Lady lazarus tweets at @ladylazarusblog and blogs at Lady Lazarus Blogs
[Content note: briefly mentions self-harm]
I was diagnosed with Borderline Personality Disorder (BPD) in 2004. The first time I ever heard of it was when my male psychiatrist gifted me the label. He suggested I go home and look it up, and we’d discuss it in my next session.
The diagnostic criteria for BPD is changing, with the publication of the DSM-V today, but in the previous version (DSM-IV) there were nine diagnostic criteria, for which you need to meet five in order to be diagnosed. I went home and read the criteria. In hindsight, I probably met criteria 2 through 7, and 9, but at the time one criteria stood out and made me believe the diagnosis was incorrect; number eight describes “inappropriate, intense anger or difficulty controlling anger (e.g., frequent displays of temper, constant anger, recurrent physical fights).” This did not fit with my self-perception. Although I was having some quite heated arguments with my parents at the time, my anger was never displayed physically, and it definitely wasn’t inappropriate. I had been socialised my entire life to believe that women didn’t get angry, men did. And yet here I was, being told that I was an angry woman.
Earlier this year, I requested my patient file from all those years ago. It shows that we discussed the diagnosis over three sessions. I recall strongly resisting the diagnosis on the basis that I didn’t meet the criteria around anger, but after three sessions the psychiatrist’s notes still recorded that I met 6 of 9 criteria for diagnosis and a letter was sent to my GP informing her of the diagnosis (without me being explicitly informed that that was happening). The barely legible scribblings over the many following sessions contain notes like “gets angry – self harm”, “holds anger in onto self”, “showing anger by rebellion, appearance; passive aggressively; repressed.”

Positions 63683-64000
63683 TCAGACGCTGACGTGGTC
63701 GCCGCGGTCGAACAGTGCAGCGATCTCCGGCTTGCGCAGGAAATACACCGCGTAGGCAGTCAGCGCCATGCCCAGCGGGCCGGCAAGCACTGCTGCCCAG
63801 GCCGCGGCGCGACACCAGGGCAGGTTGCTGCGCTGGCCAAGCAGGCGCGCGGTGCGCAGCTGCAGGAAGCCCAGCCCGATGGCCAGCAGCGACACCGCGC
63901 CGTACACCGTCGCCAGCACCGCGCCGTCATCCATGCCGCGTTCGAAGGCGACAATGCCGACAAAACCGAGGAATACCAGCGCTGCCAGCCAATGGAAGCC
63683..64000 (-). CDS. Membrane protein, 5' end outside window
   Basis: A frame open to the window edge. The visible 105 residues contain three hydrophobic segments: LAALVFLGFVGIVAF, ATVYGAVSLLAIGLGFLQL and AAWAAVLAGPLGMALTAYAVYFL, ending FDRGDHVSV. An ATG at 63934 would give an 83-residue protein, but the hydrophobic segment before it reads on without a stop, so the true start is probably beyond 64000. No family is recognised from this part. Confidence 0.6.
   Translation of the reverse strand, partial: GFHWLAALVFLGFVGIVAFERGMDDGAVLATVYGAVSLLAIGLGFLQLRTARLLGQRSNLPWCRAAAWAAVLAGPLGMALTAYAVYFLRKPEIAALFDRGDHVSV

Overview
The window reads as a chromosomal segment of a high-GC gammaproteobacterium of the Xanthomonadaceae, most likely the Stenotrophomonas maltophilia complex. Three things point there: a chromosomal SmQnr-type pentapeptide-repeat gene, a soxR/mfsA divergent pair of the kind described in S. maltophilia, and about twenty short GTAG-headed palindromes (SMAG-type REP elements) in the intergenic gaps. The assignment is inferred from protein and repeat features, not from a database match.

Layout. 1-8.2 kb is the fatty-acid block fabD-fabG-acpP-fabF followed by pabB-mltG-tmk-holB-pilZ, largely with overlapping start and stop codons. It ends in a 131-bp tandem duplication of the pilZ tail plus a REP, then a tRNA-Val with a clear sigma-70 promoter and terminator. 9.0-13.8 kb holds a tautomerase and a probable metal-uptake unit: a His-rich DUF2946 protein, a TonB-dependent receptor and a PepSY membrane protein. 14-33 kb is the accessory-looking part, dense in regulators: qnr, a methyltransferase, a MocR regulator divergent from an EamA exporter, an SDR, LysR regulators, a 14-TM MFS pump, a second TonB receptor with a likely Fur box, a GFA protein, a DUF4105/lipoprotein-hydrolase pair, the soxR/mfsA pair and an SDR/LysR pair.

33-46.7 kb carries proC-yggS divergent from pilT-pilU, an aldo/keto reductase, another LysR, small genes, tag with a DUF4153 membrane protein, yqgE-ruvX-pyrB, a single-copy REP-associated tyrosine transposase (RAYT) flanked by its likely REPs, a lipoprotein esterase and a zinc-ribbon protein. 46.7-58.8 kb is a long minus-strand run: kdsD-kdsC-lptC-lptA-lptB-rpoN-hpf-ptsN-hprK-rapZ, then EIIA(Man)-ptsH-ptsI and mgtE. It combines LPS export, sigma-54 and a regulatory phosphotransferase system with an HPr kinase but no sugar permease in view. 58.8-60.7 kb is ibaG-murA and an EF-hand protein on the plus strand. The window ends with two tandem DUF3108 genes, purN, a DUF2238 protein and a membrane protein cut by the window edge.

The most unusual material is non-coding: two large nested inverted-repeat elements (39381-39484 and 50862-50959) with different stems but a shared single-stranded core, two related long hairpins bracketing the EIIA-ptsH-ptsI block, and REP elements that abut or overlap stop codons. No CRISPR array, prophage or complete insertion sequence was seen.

While these interpretations of my anger were recorded in the notes, my memory is that because I didn’t accept the diagnosis, I avoided addressing my anger in therapy.
I didn’t want to believe that I was angry, because I thought of myself as a good person – a good woman. And good women don’t get angry.
I dropped out of psychiatric treatment after 18 months and got on with my life. But I never dealt with my anger.
The thing is, the BPD diagnosis pathologised my anger. It made my anger about me. In truth, I had a lot to be angry about. My anger wasn’t an illness, it was a reasonable reaction to years of institutionalised, gender-based discrimination and abuse. Yet in diagnosing me, the male-dominated psychiatric institution took away my permission to externalise my anger and instead asked me to locate the problem within me. With hindsight, the pathologising of my anger feels specifically gendered.
Hegemonic/social/mainstream expectations of femininity mean that a woman’s anger will be deemed “inappropriate” or “intense” much more readily than a man’s anger. I haven’t seen a copy of the published version of DSM-V, but earlier revisions suggested that the criteria around anger would be removed. This can only be a good thing.
Nearly ten years later, I’m back in therapy again. I have another diagnosis: moderate depression, which is an improvement on the BPD, major depression, alcohol dependence and anorexia nervosa I was labelled with last time. Hopefully older and wiser, I’ve found a female counselling psychologist through Mind who I know doesn’t believe in diagnoses as a route to treatment.
And what have we been working through over the past six sessions? Finally, after all these years, my anger.